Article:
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The human body is an Energy source!

Nano engineers at the University of California San Diego, have invented a "wearable microgrid" that captures and stores energy from the human body to power small gadgets. Sweat-powered biofuel cells, motion-powered devices known as ‘triboelectric generators’, and energy-storing supercapacitors are the three primary components. All of the components are stretchy, washable, and can be screen printed on garments. The concept is based on community microgrids, according to a paper published in Nature Communications on March 9th.

"We're using the microgrid concept to construct wearable systems that are powered sustainably, reliably, and independently," said Lu Yin, a nanoengineering PhD student at the University of California, San Diego Jacobs School of Engineering. "A wearable microgrid integrates devices that locally harvest energy from diverse portions of the body, such as perspiration and movement while having energy storage, just like a city microgrid integrates a range of local, renewable power sources like wind and solar."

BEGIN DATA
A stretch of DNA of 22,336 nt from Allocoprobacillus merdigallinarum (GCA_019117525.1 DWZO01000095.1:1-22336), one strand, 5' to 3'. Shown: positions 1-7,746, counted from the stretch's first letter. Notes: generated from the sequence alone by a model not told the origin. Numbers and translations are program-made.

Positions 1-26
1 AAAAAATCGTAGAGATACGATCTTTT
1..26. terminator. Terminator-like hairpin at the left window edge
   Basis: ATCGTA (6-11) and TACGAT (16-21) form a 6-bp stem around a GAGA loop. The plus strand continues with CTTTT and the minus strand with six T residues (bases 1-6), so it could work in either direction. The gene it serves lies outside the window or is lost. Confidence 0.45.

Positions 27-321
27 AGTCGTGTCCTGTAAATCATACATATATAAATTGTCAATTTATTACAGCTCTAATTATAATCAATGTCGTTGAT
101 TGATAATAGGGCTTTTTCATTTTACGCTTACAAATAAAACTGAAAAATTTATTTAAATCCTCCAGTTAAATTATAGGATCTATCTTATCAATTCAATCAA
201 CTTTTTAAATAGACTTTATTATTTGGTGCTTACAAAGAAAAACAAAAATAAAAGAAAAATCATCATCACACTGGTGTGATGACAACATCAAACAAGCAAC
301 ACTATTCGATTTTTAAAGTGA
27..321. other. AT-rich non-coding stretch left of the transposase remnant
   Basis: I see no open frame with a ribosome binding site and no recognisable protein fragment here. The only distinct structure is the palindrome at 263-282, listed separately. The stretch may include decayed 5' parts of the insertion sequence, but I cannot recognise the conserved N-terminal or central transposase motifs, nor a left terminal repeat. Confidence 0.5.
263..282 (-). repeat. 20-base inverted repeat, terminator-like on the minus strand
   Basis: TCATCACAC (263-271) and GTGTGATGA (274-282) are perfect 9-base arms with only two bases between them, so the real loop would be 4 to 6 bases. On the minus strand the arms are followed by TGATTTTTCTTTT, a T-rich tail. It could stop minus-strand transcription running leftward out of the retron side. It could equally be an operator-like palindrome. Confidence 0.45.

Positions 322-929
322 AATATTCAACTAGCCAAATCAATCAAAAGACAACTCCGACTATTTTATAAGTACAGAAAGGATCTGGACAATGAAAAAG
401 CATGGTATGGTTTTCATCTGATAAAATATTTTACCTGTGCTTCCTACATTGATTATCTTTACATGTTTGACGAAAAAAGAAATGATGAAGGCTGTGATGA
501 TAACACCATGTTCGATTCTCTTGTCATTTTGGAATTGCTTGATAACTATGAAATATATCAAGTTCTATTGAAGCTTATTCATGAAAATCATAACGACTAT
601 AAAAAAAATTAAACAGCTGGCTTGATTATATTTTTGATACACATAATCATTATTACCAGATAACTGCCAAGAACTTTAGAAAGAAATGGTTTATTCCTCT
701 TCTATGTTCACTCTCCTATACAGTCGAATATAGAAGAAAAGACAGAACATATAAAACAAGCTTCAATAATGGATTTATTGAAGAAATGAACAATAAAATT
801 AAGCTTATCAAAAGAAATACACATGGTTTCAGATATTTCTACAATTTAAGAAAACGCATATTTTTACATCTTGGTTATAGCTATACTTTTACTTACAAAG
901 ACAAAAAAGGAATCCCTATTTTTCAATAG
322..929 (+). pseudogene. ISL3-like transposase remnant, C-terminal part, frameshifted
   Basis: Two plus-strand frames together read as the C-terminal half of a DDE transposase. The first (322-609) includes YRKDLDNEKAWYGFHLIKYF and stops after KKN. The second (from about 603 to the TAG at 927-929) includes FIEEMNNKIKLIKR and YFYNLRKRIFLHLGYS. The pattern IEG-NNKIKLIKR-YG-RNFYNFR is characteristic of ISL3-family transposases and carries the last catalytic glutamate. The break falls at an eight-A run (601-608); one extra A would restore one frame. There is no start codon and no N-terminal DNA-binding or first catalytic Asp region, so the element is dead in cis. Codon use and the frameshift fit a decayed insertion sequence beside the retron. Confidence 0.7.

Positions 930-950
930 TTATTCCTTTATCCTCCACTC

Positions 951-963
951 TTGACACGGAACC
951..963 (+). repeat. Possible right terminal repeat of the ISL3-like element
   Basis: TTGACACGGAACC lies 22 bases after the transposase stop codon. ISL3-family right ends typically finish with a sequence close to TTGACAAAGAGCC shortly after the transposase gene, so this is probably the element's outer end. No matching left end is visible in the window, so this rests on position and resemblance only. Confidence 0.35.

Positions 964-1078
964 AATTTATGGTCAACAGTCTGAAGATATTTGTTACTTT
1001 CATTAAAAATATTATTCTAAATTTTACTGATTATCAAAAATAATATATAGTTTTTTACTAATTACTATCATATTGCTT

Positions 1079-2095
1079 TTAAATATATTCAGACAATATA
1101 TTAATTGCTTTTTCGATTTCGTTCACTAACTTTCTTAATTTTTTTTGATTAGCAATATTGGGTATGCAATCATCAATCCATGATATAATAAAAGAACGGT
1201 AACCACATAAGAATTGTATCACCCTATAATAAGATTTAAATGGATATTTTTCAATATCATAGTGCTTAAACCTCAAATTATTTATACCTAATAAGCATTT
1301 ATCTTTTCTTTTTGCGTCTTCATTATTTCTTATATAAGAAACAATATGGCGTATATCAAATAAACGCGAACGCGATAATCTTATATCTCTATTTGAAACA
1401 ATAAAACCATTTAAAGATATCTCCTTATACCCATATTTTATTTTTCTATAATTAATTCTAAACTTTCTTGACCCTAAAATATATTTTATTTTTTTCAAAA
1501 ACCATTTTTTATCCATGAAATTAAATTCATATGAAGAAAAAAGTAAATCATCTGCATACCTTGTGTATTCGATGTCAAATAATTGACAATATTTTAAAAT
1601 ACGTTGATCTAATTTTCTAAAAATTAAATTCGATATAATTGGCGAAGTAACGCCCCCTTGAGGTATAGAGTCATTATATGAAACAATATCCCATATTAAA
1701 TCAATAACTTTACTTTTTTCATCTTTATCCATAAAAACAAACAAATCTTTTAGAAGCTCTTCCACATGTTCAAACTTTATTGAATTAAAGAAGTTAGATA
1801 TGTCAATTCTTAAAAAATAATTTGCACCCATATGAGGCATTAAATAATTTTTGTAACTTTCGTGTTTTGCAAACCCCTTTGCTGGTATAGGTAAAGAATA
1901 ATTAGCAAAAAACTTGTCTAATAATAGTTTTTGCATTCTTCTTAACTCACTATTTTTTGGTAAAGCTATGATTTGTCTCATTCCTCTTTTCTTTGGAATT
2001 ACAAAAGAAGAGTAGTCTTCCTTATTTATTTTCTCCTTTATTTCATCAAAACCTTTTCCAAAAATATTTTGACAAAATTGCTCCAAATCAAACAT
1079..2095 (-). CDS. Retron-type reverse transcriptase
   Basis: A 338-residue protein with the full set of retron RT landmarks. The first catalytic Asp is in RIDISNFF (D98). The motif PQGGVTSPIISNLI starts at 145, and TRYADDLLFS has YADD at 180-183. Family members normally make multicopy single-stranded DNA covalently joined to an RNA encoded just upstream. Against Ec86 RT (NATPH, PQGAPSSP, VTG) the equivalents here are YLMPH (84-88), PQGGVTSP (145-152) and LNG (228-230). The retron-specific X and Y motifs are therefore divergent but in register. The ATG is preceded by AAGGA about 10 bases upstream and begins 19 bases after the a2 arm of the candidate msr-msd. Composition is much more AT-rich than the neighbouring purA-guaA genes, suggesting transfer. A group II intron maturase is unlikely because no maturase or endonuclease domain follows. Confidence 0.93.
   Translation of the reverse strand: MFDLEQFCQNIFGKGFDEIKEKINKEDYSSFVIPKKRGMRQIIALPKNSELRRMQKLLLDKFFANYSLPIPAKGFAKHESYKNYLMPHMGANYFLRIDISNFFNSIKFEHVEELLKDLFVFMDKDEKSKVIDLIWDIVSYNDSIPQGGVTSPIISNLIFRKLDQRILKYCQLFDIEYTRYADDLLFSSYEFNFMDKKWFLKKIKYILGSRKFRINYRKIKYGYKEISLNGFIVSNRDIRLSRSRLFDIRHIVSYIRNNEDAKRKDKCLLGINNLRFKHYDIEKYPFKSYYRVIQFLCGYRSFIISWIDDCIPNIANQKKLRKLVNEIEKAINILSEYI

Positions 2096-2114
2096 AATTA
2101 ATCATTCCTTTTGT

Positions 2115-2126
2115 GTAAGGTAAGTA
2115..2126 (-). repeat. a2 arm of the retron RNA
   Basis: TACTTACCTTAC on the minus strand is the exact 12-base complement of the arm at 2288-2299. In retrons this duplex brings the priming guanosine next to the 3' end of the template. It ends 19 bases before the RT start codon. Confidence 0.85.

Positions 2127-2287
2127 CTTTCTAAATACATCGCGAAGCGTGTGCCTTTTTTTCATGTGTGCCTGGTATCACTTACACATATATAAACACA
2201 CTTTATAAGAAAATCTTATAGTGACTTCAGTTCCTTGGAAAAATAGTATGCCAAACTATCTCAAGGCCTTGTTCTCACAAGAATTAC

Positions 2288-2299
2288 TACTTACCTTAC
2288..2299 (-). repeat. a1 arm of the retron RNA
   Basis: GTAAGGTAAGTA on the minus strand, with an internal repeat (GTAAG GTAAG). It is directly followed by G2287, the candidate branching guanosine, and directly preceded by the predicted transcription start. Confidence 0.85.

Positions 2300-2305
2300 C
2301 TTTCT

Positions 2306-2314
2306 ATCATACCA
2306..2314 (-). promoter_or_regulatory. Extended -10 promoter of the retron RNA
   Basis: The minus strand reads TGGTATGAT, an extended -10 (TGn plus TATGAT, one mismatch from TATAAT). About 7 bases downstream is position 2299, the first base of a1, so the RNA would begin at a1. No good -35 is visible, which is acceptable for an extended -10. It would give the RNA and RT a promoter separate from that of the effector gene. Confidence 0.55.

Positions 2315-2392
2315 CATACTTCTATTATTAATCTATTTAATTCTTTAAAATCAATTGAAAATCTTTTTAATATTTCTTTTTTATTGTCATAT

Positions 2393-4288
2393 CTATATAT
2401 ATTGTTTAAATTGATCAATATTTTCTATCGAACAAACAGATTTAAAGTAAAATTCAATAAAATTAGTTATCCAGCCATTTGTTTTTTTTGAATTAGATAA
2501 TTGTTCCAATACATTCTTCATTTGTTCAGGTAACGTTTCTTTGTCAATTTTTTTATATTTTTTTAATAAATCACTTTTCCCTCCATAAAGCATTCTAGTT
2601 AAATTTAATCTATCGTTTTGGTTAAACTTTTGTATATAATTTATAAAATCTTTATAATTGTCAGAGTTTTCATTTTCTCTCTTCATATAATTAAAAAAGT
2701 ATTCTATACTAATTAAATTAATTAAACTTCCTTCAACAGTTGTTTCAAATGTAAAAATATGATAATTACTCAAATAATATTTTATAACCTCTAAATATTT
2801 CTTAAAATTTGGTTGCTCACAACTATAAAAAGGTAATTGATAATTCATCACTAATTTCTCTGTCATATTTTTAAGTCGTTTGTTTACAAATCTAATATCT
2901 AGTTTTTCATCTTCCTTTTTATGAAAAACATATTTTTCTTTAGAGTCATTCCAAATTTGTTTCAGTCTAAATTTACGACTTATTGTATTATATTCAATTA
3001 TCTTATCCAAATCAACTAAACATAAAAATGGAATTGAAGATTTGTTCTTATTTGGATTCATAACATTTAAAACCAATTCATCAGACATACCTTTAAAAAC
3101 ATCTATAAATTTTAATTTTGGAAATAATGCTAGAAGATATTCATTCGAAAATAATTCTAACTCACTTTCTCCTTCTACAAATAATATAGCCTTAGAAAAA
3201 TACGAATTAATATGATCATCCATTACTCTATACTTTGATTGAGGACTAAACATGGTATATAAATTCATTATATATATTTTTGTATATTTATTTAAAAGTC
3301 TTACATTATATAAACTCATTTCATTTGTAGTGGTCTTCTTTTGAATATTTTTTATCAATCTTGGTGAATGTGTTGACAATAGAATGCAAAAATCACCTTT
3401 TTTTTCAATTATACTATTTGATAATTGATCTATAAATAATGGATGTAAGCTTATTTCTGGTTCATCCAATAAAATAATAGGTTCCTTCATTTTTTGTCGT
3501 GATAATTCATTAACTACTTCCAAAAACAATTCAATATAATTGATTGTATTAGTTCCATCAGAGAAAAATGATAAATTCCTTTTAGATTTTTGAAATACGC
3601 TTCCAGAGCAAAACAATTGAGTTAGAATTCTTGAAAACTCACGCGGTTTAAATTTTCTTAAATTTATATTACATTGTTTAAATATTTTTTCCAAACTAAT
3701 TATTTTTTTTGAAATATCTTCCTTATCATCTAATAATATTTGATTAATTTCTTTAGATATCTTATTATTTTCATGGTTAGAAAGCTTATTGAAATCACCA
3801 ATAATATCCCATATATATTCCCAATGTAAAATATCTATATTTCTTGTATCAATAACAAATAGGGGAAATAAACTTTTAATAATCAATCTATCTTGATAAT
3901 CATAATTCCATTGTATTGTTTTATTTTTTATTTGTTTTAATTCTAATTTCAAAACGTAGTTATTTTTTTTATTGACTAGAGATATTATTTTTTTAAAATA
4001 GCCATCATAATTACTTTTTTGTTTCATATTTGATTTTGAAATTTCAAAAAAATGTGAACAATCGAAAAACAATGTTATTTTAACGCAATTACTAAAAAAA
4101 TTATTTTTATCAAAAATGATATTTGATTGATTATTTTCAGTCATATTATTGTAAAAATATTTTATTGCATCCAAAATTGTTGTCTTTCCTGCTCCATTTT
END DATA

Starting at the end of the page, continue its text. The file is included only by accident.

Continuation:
The wearable microgrid is made up of a variety of flexible electronic pieces developed by UC San Diego Nanoengineering professor Joseph Wang's Nano bioelectronics team, as well as the present study's corresponding author. 

Each component is screen printed on a shirt and strategically placed to maximize energy collection.

Inside the shirt, at the chest, are biofuel cells that capture energy from sweat. Triboelectric generators, which convert movement energy into electricity, are found on the forearms and sides of the torso towards the waist, outside the shirt. 

They get their energy via walking or running and swinging their arms against the torso. Outside the shirt on the breast, supercapacitors temporarily store and discharge energy from both devices to power small electronics.

The wearable microgrid can power gadgets rapidly and constantly by harvesting energy from both movement and sweat. Before the user even breaks a sweat, the triboelectric generators start supplying power.

The biofuel cells begin to provide electricity whenever the user begins to sweat, and they continue to do so even after the user has stopped moving.



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